The Glory You Got
Earlier this month, in the first part of October, Mimi and I took a vacation to Maine. Maine is a place I have longed to go to since I was 16 years old. We had a really wonderful time there. One of the reasons I was excited to go was the opportunity it gave me to see the Wyeth Center at the Farnsworth Art Museum in Rockland. Andrew Wyeth is one of my favorite painter. Prior to this trip, I have only read one biography of Wyeth (which is by necessity also a biography of the whole extraordinary Wyeth clan). In the Farnsworth Museum store, I picked up another and am now about halfway through Richard Meryman's Andrew Wyeth: A Secret Life.
Wyeth was a fascinating man. He just died this year actually. His ability to see deeply into a place and into people and then capture the essence of either or both in paint is literally breathtaking. His technical skill is likewise overwhelming, and yet his technique doesn't overwhelm the painting itself - it serves it. He paints in a way that feels mythic. The intriguing thing is that unlike his father, he did not paint mythic or elevated subject matter. Rather he plumbed the depths of the ordinary - what most people would pass by and mark with sentimentality, if they marked it at all. Wyeth saw the places and people surrounding him with dignity, pregnant with emotion and a narrative that demanded deep presence and attention.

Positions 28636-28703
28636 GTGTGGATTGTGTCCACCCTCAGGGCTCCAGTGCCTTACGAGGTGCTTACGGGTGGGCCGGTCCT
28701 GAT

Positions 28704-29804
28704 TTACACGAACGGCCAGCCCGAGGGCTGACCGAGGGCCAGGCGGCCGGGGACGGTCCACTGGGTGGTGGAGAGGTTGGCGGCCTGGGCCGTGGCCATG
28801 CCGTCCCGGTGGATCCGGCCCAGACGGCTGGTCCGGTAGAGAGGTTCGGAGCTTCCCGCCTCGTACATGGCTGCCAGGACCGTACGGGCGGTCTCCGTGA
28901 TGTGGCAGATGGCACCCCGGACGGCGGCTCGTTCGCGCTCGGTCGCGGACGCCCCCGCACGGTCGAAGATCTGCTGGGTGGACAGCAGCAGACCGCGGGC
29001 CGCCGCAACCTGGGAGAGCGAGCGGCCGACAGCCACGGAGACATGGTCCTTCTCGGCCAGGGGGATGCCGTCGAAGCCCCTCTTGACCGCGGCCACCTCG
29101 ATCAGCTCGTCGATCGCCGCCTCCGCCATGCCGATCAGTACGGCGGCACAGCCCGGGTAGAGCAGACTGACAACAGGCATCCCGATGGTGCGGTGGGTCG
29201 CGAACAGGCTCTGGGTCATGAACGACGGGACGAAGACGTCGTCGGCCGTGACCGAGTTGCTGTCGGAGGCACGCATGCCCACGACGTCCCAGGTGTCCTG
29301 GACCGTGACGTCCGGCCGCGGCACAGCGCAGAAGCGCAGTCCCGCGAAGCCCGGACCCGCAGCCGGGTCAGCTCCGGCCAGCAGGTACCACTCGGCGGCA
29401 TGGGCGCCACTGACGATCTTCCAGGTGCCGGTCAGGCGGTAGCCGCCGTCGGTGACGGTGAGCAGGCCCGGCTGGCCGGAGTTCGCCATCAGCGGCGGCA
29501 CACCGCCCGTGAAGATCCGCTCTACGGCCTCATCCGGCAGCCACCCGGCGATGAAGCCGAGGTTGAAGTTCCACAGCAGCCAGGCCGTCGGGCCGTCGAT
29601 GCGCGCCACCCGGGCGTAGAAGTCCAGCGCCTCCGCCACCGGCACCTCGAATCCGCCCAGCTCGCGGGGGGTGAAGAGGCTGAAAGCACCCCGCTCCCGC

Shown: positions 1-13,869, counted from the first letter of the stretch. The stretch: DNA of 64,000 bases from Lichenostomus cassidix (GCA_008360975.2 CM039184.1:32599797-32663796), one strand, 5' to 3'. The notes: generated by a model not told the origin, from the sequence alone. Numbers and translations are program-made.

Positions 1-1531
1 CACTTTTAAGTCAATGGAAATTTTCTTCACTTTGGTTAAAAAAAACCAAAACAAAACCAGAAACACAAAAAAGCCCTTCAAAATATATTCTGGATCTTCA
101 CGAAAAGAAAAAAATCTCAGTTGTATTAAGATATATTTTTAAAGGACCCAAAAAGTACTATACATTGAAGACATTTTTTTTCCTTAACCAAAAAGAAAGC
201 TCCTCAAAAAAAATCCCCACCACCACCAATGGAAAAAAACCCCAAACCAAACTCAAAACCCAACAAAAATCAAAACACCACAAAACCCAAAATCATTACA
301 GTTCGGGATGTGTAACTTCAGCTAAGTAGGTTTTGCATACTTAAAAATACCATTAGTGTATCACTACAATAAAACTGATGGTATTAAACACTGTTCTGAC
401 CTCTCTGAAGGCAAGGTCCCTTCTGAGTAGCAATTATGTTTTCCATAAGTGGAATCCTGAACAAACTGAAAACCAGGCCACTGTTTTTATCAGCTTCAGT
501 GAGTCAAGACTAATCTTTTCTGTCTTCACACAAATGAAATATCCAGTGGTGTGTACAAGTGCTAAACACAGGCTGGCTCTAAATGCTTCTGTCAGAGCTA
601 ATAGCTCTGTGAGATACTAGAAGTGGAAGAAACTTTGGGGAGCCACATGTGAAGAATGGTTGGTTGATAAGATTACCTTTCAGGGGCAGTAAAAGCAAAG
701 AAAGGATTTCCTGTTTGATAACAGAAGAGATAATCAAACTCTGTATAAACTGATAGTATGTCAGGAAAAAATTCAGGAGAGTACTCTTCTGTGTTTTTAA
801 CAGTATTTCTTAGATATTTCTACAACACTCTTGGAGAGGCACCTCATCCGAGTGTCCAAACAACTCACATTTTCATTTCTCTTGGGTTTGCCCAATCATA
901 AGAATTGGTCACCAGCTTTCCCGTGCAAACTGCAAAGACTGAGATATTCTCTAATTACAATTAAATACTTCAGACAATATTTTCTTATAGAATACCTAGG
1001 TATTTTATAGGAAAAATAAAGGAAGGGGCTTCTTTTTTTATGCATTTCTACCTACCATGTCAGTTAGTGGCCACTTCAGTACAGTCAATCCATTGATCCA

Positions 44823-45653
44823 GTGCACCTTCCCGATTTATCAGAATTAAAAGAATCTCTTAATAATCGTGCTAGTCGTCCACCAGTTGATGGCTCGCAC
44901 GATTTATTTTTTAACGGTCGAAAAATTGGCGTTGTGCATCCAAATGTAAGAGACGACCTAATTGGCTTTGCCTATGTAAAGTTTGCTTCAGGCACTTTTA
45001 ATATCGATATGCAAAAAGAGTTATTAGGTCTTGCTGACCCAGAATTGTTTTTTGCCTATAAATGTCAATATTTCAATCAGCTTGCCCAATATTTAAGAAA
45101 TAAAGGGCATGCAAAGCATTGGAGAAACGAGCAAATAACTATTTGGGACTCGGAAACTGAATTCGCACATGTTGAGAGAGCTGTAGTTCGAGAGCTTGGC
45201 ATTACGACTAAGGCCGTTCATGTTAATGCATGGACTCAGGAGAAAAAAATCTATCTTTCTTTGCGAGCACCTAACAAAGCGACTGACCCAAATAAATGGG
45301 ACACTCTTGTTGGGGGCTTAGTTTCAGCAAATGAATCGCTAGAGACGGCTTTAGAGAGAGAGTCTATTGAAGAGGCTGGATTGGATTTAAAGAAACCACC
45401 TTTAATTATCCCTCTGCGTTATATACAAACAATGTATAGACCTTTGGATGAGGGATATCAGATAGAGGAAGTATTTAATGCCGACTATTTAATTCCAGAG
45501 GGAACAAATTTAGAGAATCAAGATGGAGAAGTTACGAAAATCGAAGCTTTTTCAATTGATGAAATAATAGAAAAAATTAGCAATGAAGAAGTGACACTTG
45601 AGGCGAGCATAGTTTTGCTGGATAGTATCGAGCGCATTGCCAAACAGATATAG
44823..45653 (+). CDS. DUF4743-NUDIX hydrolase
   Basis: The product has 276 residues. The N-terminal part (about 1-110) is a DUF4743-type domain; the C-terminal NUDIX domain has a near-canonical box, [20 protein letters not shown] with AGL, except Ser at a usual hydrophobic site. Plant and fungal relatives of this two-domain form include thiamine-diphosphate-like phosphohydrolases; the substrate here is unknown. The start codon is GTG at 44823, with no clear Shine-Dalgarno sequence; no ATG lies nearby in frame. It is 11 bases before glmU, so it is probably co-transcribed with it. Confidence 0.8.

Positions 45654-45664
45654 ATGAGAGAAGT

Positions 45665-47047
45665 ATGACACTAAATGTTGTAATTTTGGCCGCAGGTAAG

I was just reading about a particular relationship he had with a local farmer, Adam Johnson, the very type of ordinary, mythic person that populated Wyeth's imaginative universe. Wyeth was forever walking the length and breadth of the land, connecting to it and the people that lived off of it. Meryman relates the following story regarding Wyeth and Johnson.
"One day when Andrew passed by on a walk, Adam called out, 'You out sighting, are ya?' Gesturing to an upstairs room, he said, 'I've been up there sighting the Bible. You want to come sight me?' On the windowsill of that little room Adam kept a stone tablet inscribed with a verse from the Bible. On a table was his own huge Bible, festooned with colored paper markers, indicating passages that illuminated issues in each day's news. Adam was a student of the nobility and the limitations of God's children. He once said, 'Andy got one power and he won't get nothin' else. Andy got a glory of painting. I got a glory of cuttin' grass and I won't get nothin' else'" (190).
Perhaps this is the kind of wisdom - a wisdom of contentedness - that comes from sighting the Bible over a lifetime, of attending to a place, of becoming a student of the nobility and limitations of God's children.